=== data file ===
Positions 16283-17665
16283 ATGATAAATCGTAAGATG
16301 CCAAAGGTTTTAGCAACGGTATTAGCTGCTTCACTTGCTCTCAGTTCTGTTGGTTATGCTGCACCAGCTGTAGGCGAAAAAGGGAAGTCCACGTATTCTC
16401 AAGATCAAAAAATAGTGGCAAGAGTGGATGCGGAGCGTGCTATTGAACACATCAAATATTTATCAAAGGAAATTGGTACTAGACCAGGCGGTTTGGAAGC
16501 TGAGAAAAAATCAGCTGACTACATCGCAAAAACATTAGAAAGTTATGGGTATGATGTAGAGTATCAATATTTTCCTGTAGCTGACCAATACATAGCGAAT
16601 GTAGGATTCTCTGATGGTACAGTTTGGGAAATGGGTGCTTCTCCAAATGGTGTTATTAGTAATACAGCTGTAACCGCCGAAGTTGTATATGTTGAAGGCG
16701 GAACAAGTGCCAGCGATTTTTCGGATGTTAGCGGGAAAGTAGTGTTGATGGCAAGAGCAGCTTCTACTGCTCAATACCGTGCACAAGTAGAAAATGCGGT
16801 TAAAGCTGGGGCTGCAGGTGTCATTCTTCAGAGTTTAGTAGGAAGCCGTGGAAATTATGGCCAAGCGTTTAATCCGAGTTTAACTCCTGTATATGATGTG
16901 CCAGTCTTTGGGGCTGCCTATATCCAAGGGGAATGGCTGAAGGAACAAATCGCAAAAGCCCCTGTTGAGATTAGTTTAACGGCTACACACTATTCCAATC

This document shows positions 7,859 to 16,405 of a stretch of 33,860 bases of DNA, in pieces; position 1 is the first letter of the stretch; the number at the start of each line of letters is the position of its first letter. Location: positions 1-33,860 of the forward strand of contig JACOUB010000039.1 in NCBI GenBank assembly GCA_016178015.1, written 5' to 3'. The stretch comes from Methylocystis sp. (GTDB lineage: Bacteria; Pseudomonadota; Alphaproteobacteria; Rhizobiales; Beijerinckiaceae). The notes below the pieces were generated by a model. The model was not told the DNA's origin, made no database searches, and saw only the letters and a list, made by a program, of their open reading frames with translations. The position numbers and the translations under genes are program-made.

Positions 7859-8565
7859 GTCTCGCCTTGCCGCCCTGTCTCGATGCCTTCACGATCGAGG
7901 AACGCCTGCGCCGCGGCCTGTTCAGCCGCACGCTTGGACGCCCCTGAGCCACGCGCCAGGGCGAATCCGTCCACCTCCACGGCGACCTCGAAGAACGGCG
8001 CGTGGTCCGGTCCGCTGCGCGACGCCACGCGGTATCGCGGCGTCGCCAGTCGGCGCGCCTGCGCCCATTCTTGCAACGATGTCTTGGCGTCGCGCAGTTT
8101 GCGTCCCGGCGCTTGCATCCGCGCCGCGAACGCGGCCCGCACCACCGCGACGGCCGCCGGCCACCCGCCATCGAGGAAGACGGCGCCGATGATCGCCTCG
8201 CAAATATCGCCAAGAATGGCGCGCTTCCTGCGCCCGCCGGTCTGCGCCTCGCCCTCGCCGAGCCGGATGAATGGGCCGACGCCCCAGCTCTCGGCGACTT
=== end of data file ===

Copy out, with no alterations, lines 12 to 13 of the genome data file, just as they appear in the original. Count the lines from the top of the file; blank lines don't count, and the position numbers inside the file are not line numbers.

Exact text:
7859 GTCTCGCCTTGCCGCCCTGTCTCGATGCCTTCACGATCGAGG
7901 AACGCCTGCGCCGCGGCCTGTTCAGCCGCACGCTTGGACGCCCCTGAGCCACGCGCCAGGGCGAATCCGTCCACCTCCACGGCGACCTCGAAGAACGGCG